Summary: Flipping the paradigm of weak patent rights: from theories to evidence

This summary is based on the paper ‘Flipping the paradigm of weak patent rights: from theories to evidence’ by Annika Bichlmayr and Cecilia Maronero recently published (Journal of Intellectual Property Law & Practice, Volume 19, Issue 3, March 2024, Pages 256 -  277,

In the article, the authors discuss anti-patent advocacy and several subtle policy proposals aimed at weakening the patent system. Using empirical evidence, they highlight the flaws and harmful effects of such efforts.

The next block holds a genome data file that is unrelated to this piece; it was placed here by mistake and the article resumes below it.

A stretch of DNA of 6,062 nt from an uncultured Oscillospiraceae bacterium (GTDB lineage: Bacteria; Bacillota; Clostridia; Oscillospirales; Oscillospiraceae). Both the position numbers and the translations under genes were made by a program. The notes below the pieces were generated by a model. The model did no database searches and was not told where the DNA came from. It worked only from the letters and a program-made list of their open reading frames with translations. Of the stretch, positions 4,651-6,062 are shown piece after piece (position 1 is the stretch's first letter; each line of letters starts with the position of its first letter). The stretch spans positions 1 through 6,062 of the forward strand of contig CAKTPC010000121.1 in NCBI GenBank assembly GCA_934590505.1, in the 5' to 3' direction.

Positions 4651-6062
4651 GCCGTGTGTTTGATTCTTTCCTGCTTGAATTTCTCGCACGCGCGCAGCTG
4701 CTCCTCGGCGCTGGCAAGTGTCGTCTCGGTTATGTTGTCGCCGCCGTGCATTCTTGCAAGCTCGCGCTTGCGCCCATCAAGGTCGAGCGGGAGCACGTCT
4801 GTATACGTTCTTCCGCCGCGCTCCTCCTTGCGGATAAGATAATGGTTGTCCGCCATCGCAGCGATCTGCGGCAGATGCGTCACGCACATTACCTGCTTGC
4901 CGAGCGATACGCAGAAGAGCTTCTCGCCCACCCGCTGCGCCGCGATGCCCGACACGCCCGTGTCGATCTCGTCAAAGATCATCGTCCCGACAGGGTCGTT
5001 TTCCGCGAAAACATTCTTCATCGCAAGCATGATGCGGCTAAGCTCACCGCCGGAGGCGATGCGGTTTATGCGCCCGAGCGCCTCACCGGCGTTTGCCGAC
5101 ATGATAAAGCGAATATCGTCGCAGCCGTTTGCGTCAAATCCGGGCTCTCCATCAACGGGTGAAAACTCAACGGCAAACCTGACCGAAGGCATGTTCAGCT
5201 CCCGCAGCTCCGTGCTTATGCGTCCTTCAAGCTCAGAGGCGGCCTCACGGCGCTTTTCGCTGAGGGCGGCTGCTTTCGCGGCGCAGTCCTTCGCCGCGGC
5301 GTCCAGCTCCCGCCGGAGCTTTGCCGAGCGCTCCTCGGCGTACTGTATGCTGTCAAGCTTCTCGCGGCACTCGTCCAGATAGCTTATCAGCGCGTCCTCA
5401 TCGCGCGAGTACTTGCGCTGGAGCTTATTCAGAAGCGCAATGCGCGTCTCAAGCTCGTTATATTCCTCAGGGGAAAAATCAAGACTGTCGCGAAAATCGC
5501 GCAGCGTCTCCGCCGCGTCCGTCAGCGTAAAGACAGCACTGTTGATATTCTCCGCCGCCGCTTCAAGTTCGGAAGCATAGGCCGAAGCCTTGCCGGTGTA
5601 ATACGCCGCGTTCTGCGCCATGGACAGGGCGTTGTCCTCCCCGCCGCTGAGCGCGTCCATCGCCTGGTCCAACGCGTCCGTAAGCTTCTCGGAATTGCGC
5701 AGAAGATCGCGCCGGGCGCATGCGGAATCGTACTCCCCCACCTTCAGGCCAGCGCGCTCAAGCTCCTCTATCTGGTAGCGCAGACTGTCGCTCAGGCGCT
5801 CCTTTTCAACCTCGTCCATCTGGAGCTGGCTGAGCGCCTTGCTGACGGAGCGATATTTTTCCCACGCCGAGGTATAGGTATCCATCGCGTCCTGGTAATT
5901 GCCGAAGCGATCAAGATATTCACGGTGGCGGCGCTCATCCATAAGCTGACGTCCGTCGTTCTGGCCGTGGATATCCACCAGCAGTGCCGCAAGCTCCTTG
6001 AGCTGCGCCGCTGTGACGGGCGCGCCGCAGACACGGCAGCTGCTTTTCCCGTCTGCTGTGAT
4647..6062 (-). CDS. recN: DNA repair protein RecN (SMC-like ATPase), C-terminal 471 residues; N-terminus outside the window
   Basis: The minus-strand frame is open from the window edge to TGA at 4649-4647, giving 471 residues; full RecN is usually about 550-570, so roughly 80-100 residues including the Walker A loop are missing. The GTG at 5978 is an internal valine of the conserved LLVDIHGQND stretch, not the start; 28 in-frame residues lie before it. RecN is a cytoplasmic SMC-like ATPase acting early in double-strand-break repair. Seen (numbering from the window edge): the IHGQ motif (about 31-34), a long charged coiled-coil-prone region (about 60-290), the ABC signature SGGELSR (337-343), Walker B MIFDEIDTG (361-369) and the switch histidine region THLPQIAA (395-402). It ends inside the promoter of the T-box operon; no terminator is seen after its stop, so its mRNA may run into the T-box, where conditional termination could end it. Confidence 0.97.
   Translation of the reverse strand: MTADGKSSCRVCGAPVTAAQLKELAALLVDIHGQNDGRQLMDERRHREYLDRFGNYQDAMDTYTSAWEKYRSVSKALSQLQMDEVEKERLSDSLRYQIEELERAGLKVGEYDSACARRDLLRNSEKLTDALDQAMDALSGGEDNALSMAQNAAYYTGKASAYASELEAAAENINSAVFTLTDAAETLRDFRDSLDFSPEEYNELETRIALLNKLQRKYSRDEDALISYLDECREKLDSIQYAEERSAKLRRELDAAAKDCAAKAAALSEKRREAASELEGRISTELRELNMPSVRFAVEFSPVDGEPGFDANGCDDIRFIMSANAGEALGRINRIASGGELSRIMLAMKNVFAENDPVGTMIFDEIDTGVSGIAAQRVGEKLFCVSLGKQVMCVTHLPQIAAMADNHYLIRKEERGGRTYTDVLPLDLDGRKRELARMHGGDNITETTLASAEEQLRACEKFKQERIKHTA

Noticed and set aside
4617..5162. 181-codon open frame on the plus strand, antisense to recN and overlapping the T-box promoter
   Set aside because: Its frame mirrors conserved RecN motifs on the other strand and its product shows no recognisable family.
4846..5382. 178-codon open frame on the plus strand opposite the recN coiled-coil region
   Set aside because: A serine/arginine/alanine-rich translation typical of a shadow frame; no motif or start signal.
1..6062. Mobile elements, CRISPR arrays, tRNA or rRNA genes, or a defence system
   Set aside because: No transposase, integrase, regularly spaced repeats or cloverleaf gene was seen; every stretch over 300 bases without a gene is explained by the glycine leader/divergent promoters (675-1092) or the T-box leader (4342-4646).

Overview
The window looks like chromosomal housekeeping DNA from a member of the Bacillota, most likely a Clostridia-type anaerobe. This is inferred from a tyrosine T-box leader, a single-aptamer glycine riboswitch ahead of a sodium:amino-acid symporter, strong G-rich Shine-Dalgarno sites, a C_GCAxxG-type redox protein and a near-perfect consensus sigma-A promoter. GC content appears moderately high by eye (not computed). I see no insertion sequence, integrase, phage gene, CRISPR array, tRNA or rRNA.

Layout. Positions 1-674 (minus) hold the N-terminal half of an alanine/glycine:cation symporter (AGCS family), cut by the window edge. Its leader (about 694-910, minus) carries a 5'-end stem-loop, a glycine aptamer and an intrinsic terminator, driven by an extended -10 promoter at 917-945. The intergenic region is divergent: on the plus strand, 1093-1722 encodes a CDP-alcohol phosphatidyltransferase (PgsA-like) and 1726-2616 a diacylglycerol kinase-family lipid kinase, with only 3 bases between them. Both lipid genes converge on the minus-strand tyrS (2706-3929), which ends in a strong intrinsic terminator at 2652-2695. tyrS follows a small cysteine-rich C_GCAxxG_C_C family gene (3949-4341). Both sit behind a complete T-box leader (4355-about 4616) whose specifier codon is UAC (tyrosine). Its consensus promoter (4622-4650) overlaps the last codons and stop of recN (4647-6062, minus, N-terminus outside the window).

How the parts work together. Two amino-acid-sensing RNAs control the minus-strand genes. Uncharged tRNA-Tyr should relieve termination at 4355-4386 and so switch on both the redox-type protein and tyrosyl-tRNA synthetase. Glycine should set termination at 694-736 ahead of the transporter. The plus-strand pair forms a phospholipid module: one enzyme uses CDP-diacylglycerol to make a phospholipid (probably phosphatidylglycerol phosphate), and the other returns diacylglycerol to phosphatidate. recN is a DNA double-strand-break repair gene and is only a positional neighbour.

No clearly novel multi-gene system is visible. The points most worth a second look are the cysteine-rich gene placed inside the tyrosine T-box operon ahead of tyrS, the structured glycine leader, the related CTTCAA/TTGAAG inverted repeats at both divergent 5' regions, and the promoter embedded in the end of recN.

In recent years, an increasingly negative attitude towards intellectual property rights (IPRs), particularly patents, has emerged. Critics claim that they hinder the development and diffusion of critical technologies needed to address global crises, such as the Covid-19 pandemic and climate change. This has led to efforts to weaken patent rights and challenge the current design of the IP system. This article examines the two primary methods of such efforts: first, by analysing the popular first-mover advantage theory and demonstrating its insufficiency as a substitute for patent protection; and second, by addressing more incremental and – at first glance – subtle policy proposals aimed at weakening the patent system, particularly in the ICT and cellular connectivity sector. The article discusses three recent policy proposals: (i) the adoption of royalty-free (RF) licensing for standard essential patents (SEPs), (ii) calls to impose a limitation on the grant of injunctive relief masked behind a proportionality principle, and (iii) criticisms towards patent transfers and dynamic markets for technologies. This article will show that these changes, which appear to be small, may represent a serious threat to the pillars of the existing patent and licensing system. Additionally, the importance of a balanced licensing framework in the context of the Internet of Things (IoT) is examined, together with the recent EU Commission proposed framework for the licensing of SEPs. The article concludes by emphasising the vital role of a strong patent system in promoting research and development (R&D), spurring innovation, and comprehensively addressing the challenges of our time.

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